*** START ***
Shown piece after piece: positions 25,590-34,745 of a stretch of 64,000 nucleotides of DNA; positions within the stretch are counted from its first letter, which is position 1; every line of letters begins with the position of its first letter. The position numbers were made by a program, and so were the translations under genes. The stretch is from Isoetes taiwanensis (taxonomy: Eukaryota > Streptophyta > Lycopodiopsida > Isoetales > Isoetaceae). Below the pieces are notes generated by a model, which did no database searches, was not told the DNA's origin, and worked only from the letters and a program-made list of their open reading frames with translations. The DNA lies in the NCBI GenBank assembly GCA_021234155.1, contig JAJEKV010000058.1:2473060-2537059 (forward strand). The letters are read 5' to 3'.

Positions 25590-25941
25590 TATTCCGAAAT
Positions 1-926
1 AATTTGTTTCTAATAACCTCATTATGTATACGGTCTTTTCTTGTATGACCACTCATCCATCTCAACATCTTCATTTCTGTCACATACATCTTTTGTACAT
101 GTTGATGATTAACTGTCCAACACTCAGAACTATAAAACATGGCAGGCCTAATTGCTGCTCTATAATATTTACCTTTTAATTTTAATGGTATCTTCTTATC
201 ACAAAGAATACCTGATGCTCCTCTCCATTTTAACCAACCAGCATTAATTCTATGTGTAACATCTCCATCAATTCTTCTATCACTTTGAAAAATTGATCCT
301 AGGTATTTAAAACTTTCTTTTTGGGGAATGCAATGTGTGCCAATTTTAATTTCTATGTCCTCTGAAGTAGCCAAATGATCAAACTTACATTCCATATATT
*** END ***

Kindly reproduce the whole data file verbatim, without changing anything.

Shown piece after piece: positions 25,590-34,745 of a stretch of 64,000 nucleotides of DNA; positions within the stretch are counted from its first letter, which is position 1; every line of letters begins with the position of its first letter. The position numbers were made by a program, and so were the translations under genes. The stretch is from Isoetes taiwanensis (taxonomy: Eukaryota > Streptophyta > Lycopodiopsida > Isoetales > Isoetaceae). Below the pieces are notes generated by a model, which did no database searches, was not told the DNA's origin, and worked only from the letters and a program-made list of their open reading frames with translations. The DNA lies in the NCBI GenBank assembly GCA_021234155.1, contig JAJEKV010000058.1:2473060-2537059 (forward strand). The letters are read 5' to 3'.

Positions 25590-25941
25590 TATTCCGAAAT
Positions 1-926
1 AATTTGTTTCTAATAACCTCATTATGTATACGGTCTTTTCTTGTATGACCACTCATCCATCTCAACATCTTCATTTCTGTCACATACATCTTTTGTACAT
101 GTTGATGATTAACTGTCCAACACTCAGAACTATAAAACATGGCAGGCCTAATTGCTGCTCTATAATATTTACCTTTTAATTTTAATGGTATCTTCTTATC
201 ACAAAGAATACCTGATGCTCCTCTCCATTTTAACCAACCAGCATTAATTCTATGTGTAACATCTCCATCAATTCTTCTATCACTTTGAAAAATTGATCCT
301 AGGTATTTAAAACTTTCTTTTTGGGGAATGCAATGTGTGCCAATTTTAATTTCTATGTCCTCTGAAGTAGCCAAATGATCAAACTTACATTCCATATATT